The device described in FIG. 1 above could also be configured to stack "upper chamber" units in one "single-position" device to isolate different biologically active compounds from a fluid in one step, as in the 96 well capture plate just described. Such a capture device would have a greater capacity for each biologically active compound, and, with an appropriate variety of capture membranes, would allow the researcher to custom configure a device for his or her own requirements. The advantage that all these `stackable` embodiments of our invention share over current affinity membrane methods, i.e., vacuum, positive pressure or gravity pull through the membrane, is that the force pulling the sample through the membrane will be equal in each "upper chamber", which is critical for ensuring equality of mass transfer, and thus consistency of biologically active compound retention, over each capture membrane in the device.
One further convenient advantage of the embodiment shown in FIG. 1 is that elution of the biologically active compound(s) retained on the membrane may be done by inverting the unit, adding eluting solvent to the receptacle formed by the cylindrical wall of chamber end cap 17, and centrifuging the inverted unit so as to elute into the cap 18.
|Cited Patent||Filing date||Publication date||Applicant||Title|
|US3888629 *||Sep 8, 1972||Jun 10, 1975||Kenneth Dawson Bagshawe||Performance of chemical or biological reactions within an absorbent matrix pad|
|US4154795 *||Jul 21, 1977||May 15, 1979||Dynatech Holdings Limited||Microtest plates|
|US4350594 *||Apr 8, 1981||Sep 21, 1982||Kuraray Co., Ltd.||Blood purification using plural ultrafiltration stages|
|US4663049 *||Jul 5, 1984||May 5, 1987||University Of Utah||Process for therapeutic dissociation of immune complexes and removal of antigens|
|US4705753 *||Jun 8, 1984||Nov 10, 1987||Gregor Harry P||Biologically active acrylonitrile-based copolymeric membrane|
|US4832851 *||Feb 2, 1987||May 23, 1989||W. R. Grace & Co.||Centrifugal force-enhanced filtration of fluids|
|US5003047 *||Jan 10, 1989||Mar 26, 1991||Massachusetts Institute Of Technology||Method for purifying biologically active ligate|
|US5112490 *||Jan 4, 1991||May 12, 1992||Jon Turpen||Sample filtration, separation and dispensing device|
|US5116496 *||Mar 19, 1991||May 26, 1992||Minnesota Mining And Manufacturing Company||Membrane-containing wells for microtitration and microfiltration|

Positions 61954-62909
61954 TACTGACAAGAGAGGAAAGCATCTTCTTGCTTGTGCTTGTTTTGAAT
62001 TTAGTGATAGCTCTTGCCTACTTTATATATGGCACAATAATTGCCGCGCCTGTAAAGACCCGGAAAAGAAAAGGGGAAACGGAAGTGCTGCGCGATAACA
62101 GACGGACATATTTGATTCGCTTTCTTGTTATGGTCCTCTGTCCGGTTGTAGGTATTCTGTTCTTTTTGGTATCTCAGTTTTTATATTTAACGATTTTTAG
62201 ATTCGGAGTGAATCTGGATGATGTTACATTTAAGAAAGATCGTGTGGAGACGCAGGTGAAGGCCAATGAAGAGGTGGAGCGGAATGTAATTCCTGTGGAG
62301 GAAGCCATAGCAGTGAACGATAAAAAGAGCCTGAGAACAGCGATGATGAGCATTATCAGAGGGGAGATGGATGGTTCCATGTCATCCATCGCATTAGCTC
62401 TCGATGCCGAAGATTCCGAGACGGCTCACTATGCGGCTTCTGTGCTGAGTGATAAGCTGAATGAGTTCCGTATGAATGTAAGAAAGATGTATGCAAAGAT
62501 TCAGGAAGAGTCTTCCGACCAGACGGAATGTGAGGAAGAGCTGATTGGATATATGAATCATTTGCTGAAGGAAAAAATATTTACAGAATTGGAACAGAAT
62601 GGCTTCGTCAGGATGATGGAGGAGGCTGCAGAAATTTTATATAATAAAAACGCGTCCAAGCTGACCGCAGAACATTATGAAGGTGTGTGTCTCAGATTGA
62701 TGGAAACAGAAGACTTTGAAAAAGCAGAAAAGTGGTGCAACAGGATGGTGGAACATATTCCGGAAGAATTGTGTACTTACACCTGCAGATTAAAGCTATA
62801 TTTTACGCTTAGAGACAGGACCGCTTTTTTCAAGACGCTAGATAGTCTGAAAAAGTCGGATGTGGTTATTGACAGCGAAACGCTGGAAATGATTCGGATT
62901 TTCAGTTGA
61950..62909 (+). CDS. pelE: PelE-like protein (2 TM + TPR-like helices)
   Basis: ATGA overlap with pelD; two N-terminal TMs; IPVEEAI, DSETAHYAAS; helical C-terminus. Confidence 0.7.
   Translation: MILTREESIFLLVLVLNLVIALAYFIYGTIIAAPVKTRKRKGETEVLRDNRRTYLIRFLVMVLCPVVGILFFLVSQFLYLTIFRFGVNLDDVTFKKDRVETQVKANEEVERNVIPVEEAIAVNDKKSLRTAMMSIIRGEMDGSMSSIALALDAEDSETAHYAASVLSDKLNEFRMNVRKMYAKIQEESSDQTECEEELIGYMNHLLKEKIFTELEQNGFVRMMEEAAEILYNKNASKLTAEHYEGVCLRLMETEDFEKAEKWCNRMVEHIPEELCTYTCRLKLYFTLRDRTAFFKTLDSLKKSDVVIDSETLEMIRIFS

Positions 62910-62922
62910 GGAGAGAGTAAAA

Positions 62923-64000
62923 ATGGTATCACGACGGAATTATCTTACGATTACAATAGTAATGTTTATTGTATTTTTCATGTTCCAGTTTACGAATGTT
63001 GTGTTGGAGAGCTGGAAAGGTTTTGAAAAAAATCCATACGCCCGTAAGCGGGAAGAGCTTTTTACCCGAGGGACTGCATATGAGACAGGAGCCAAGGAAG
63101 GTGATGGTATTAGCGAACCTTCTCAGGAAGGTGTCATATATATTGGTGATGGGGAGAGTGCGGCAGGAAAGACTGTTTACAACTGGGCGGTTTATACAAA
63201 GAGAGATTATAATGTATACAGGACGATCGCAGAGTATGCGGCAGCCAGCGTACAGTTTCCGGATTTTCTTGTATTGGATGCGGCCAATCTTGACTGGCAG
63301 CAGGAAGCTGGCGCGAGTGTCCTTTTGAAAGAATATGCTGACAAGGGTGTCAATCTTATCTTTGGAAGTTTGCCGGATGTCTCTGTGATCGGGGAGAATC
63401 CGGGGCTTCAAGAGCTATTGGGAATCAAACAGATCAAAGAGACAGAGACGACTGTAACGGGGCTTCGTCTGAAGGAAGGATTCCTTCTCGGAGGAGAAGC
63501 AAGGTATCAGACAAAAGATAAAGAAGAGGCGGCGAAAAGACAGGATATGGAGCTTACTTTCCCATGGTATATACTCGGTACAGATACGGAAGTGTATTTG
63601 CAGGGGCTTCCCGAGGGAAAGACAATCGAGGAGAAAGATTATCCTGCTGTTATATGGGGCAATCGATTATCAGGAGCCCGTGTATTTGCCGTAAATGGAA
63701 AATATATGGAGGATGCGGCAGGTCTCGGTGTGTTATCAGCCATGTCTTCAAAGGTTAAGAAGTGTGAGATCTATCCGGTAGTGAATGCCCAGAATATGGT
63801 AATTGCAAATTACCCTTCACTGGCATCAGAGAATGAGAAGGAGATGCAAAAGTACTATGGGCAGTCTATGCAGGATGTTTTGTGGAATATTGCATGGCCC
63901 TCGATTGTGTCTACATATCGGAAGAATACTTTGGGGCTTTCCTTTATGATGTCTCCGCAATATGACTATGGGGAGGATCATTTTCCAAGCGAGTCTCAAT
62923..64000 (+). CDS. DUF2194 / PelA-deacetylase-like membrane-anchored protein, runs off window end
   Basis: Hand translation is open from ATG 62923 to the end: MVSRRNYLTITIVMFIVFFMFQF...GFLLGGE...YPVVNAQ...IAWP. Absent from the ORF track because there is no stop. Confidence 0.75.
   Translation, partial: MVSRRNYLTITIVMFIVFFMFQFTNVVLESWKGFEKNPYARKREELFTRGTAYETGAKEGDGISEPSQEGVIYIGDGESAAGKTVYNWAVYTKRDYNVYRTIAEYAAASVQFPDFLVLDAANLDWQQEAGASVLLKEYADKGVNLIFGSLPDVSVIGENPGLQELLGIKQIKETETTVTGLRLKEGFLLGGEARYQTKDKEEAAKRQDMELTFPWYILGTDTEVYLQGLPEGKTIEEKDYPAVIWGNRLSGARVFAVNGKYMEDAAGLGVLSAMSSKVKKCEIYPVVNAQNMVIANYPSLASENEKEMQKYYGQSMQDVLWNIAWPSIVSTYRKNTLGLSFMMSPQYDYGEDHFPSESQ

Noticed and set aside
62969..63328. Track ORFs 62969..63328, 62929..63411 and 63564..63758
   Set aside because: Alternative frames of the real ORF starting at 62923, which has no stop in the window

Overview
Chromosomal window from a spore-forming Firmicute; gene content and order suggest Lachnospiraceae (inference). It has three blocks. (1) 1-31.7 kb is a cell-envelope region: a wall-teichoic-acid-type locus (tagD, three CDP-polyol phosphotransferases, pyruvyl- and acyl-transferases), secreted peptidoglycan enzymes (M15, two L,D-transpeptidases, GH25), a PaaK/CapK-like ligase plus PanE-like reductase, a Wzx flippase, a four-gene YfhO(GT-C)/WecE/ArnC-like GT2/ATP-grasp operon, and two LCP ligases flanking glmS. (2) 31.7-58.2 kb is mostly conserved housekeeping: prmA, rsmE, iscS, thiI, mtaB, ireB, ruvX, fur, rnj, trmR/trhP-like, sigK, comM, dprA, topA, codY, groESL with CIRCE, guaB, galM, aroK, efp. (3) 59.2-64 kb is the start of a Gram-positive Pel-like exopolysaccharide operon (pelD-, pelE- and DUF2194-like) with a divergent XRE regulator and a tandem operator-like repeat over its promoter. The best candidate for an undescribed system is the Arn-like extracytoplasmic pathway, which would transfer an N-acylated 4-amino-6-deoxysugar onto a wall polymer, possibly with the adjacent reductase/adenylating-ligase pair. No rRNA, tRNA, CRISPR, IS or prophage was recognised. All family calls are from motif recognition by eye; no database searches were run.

|US5124041 *||May 1, 1991||Jun 23, 1992||Applied Biosystems, Inc.||Biomolecule sample immobilization|
|US5259951 *||Jun 11, 1991||Nov 9, 1993||Sclavo S.P.A.||Process for the purification of factor VIII and factor VIII obtained by said process|
|US5264184 *||Mar 19, 1991||Nov 23, 1993||Minnesota Mining And Manufacturing Company||Device and a method for separating liquid samples|
|US5288415 *||Jan 28, 1992||Feb 22, 1994||Chen Wu Joan L P||Apparatus and method for separation of biological agents|
|EP0127737A1 *||Mar 21, 1984||Dec 12, 1984||Gambro Lundia AB||A process for the recovery of a peptide-containing compound|
|EP0248524A2 *||Apr 27, 1987||Dec 9, 1987||Rohm And Haas Company||Method of separating and/or purifying bio-affecting substances using particulate, polymeric adsorbents|
|EP0505118A2 *||Mar 16, 1992||Sep 23, 1992||Minnesota Mining And Manufacturing Company||Membrane-containing wells for microtitration and microfiltration|
|EP0569115A2 *||Feb 18, 1993||Nov 10, 1993||General Atomics||High throughput DNA preparation system|
|EP0588564A1 *||Sep 10, 1993||Mar 23, 1994||AMERSHAM INTERNATIONAL plc||Device and method for affinity separation|
|FR2330694A1 *||Title not available|
|WO1985001941A1 *||Oct 29, 1984||May 9, 1985||New England Medical Center Hospitals, Inc.||Method for the purification and isolation of blood clotting proteins using conformation specific antibodies|
|WO1991007648A1 *||Oct 30, 1990||May 30, 1991||Fmc Corporation||Combined centrifuge tube and porous selection means for separation and recovery of biological materials|
|1||Amicon Technical Data Sheet: "Create your own Immunoaffinity Device with MAC™Active Membrane Capsules And Discs"; Publication No. 193, 1992.|
|2||*||Amicon Technical Data Sheet: Create your own Immunoaffinity Device with MAC Active Membrane Capsules And Discs ; Publication No. 193, 1992.|
|3||Anders Christensson et al.; "Serum Prostate Specific Antigen Complexed to α1-Antichymotrypsin as an indicator of Prostate Cancer"; The Journal of Urology; vol. 150, Jul. 1993; pp. 100-105.|
|4||*||Anders Christensson et al.; Serum Prostate Specific Antigen Complexed to 1 Antichymotrypsin as an indicator of Prostate Cancer ; The Journal of Urology ; vol. 150, Jul. 1993; pp. 100 105.|
|5||Daniel R. Vlock et al,; "Isolation and Partial Characterization of Melanoma-associated Antigens Identified by Autologous Antibody"; Journal of Clinical Investigation; vol. 81, Jun. 1988; pp. 1746-1751.|
|6||*||Daniel R. Vlock et al,; Isolation and Partial Characterization of Melanoma associated Antigens Identified by Autologous Antibody ; Journal of Clinical Investigation ; vol. 81, Jun. 1988; pp. 1746 1751.|